SIZE APPEAL OF: HWI GEAR, INC., APPELLANT RE: MECHANIX WEAR, LLC
SBA No. SIZ-6072, 20202020 WL 5814816September 16, 2020
SBA No. SIZ-6072, 2020 (S.B.A.), 2020 WL 5814816
Small Business Administration (S.B.A.)
Office of Hearings and Appeals
*1 SIZE APPEAL OF: HWI GEAR, INC., APPELLANT
*1 RE: MECHANIX WEAR, LLC
*1 SBA No. SIZ-6072
*1 Appealed from Size Determination No. 06-2020-041
*1 September 16, 2020
*1 Theodore P. Watson, Esq.
*1 Cheryl E. Adams, Esq.
*1 Watson & Associates, LLC
*1 Denver, Colorado
*1 For Appellant
*1 H. Boyd Green IV, Esq.
*1 Eric Reading, Esq.
*1 Kirkland & Ellis, Washington, D.C.
*1 Matthew P. Moriarty, Esq.
*1 Ian P. Patterson, Esq.
*1 Shane J. McCall, Esq.
*1 Koprince Law LLC
*1 Lawrence, Kansas
*1 For Mechanix Wear, LLC
I. Introduction and Jurisdiction
*1 On June 3, 2020, the U.S. Small Business Administration (SBA) Office of Government Contracting — Area VI (Area Office) issued Size Determination No. 06-2020-041 concluding that Mechanix Wear, LLC (Mechanix) is a small business under the size standard associated with the subject procurement. HWI Gear, Inc. (Appellant), which had previously protested Mechanix's size, contends that the size determination is clearly erroneous and requests that SBA's Office of Hearings and Appeals (OHA) reverse or remand. For the reasons discussed infra, the appeal is granted in part and the matter is remanded to the Area Office for further review.
*1 OHA decides size determination appeals under the Small Business Act of 1958, 15 U.S.C. § 631 et seq., and 13 C.F.R. parts 121 and 134. Appellant filed the instant appeal within fifteen days of receiving the size determination, so the appeal is timely. 13 C.F.R. § 134.304(a). Accordingly, this matter is properly before OHA for decision.
A. The Solicitation
*1 On July 3, 2018, the Defense Logistics Agency (DLA) issued Request for Proposals (RFP) No. SPE1C1-18-R-0093 for Army combat gloves with capacitive capability. (RFP at 16.) The Contracting Officer (CO) set aside the procurement entirely for small businesses, and assigned North American Industry Classification System (NAICS) code 315990, Apparel Accessories and Other Apparel Manufacturing, with a corresponding size standard of 500 employees. (Id. at 45.) Proposals initially were due August 31, 2018. (RFP Amendment 0004 at 2.) Mechanix and Appellant submitted timely offers. The CO informed OHA that Mechanix submitted its final proposal revisions on March 12, 2020.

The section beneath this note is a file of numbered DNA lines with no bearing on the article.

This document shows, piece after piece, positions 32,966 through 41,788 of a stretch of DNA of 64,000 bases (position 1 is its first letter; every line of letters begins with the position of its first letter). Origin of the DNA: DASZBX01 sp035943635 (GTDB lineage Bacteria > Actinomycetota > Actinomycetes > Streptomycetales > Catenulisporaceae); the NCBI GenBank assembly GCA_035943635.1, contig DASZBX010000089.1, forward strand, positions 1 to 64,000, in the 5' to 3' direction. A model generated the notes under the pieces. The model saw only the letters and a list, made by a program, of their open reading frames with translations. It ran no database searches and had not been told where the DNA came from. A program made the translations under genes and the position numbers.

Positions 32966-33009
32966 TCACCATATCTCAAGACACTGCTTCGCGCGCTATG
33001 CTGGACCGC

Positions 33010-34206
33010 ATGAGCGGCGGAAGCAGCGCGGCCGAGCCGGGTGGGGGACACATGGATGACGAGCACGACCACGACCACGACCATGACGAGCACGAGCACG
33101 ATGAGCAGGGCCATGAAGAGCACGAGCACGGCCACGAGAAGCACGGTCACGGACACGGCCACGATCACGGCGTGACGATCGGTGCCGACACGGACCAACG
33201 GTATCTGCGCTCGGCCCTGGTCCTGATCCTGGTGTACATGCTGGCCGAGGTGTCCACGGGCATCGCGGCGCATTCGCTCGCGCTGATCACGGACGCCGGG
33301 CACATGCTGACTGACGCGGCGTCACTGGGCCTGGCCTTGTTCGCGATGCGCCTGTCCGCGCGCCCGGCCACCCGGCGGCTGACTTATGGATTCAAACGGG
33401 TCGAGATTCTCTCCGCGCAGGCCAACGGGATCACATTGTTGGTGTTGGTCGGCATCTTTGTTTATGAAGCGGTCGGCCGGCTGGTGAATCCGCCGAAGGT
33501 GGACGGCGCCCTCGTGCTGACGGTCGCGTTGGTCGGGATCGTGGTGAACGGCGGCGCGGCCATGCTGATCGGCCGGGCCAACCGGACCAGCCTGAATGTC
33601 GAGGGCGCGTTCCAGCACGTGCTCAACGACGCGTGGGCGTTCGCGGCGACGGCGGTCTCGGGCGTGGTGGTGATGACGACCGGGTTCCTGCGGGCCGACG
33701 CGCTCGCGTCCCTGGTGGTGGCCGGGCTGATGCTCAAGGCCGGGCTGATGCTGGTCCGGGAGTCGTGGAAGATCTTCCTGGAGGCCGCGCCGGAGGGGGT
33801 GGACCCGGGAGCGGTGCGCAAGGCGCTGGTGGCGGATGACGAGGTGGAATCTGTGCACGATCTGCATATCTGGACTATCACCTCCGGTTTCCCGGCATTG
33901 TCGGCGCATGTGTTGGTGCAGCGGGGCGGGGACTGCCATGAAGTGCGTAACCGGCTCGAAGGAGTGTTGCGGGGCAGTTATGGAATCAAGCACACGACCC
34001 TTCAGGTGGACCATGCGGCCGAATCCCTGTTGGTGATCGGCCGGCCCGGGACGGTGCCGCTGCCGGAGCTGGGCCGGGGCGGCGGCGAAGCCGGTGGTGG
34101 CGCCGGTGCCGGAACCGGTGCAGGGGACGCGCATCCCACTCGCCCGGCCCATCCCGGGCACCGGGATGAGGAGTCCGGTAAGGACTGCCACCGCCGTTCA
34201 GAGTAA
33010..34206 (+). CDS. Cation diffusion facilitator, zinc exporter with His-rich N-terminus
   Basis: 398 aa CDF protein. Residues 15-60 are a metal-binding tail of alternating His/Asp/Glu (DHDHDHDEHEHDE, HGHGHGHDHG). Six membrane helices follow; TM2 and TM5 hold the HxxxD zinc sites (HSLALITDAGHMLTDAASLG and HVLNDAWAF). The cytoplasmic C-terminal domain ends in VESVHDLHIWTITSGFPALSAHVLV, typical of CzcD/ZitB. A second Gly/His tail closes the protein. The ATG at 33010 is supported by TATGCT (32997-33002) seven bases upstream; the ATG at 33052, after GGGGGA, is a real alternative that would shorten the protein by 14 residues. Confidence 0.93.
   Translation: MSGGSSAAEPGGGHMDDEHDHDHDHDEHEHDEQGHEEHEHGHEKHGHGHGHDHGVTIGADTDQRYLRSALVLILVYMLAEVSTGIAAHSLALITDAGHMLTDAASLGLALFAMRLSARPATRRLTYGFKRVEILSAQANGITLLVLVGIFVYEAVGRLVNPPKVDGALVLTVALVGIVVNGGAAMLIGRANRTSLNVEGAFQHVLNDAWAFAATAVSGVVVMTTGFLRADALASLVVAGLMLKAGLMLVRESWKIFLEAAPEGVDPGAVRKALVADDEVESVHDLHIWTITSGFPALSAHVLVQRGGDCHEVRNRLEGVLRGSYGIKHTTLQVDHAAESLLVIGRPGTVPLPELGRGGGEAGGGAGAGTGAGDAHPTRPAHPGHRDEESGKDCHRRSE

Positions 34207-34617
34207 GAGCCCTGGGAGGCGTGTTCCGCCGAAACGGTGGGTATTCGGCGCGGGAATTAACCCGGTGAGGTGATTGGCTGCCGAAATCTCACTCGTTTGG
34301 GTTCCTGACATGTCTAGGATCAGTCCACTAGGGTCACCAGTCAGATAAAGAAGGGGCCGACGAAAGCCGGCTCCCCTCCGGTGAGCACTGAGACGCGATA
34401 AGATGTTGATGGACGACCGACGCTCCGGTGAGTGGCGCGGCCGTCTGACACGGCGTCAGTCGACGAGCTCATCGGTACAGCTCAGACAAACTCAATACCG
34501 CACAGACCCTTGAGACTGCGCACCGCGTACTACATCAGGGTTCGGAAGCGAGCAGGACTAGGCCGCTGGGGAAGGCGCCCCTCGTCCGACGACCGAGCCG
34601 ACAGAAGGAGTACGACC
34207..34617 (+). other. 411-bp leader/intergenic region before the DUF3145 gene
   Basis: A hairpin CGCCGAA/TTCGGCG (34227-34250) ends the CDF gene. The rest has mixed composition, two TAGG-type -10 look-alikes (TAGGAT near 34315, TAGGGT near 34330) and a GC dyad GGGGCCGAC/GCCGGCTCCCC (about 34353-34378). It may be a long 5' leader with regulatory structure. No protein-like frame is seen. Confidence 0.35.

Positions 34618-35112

*1 According to the RFP, DLA planned to award a single indefinite-delivery indefinite-quantity (ID/IQ) contract. (RFP at 25.) Quantities and sizes of gloves would be specified in delivery orders issued after award of the base contract. (Id.) The contract would consist of a base year and three one-year options. (Id. at 9, 12-13.) DLA estimated that it would purchase 200,000 pairs of gloves during the base period, and 210,000 pairs during each option year. (Id. at 13.) A maximum of 1,037,500 pairs of gloves could be purchased over the entire duration of the contract. (Id.)
*2 Following initial proposal submission, Mechanix filed two pre-award bid protests at the Government Accountability Office (GAO) challenging the terms of the RFP. In the first protest, Mechanix challenged the RFP's requirement for utilizing domestic leather, which GAO subsequently sustained. Matter of Mechanix Wear, Inc., B-416704 and B-416704.2, Nov. 19, 2018, 2018 CPD ¶ 395. DLA then revised the RFP and permitted offerors to submit revised proposals through February 15, 2019. The second protest challenged domestic sourcing requirements, but was subsequently denied. Matter of Mechanix Wear, Inc., B-416704.3, May 6, 2019, 2019 CPD ¶ 171.
B. Initial Proposal
*2 The Area Office file includes Mechanix's initial offer including price, dated August 29, 2018. The proposal described Mechanix as a small business specializing in the “design, sourcing, production and distribution of highly engineered professional gloves for use in the tactical, industrial, automotive maintenance and racing, construction, and other specialty markets.” (Initial Proposal, Cover Letter at 1.) For the instant contract, Mechanix will partner with another small business, Pyramid Case Company, Inc. (Pyramid), to produce the gloves. (Id., Vol. 1 at 2.) The proposal stated that production would occur at Pyramid's facility in Providence, Rhode Island. (Id., Cover Letter at 2.) This same facility is where gloves would be “inspected, packaged, packed and shipped”. (Id. at 3.) Mechanix brings to the contract “its longstanding experience in material sourcing, supply chain management, subcontractor oversight, quality management and electronic commerce”. (Id., Vol. 1 at 3.)
*2 The proposal stated that Pyramid has 125 full-time employees, and that its capabilities include “[c]ut and sew, silk screening, pad print, heat transfer, thermoforming, seam taping, high frequency welding, [and] heat sealing.” (Initial Proposal, Vol. 1 at 2.) Pyramid's production equipment includes “150 sewing machines-single needle, double needle, walking feet, post machines, overlock and zig-zag stitch.” (Id.) The proposal stated that, for the instant procurement: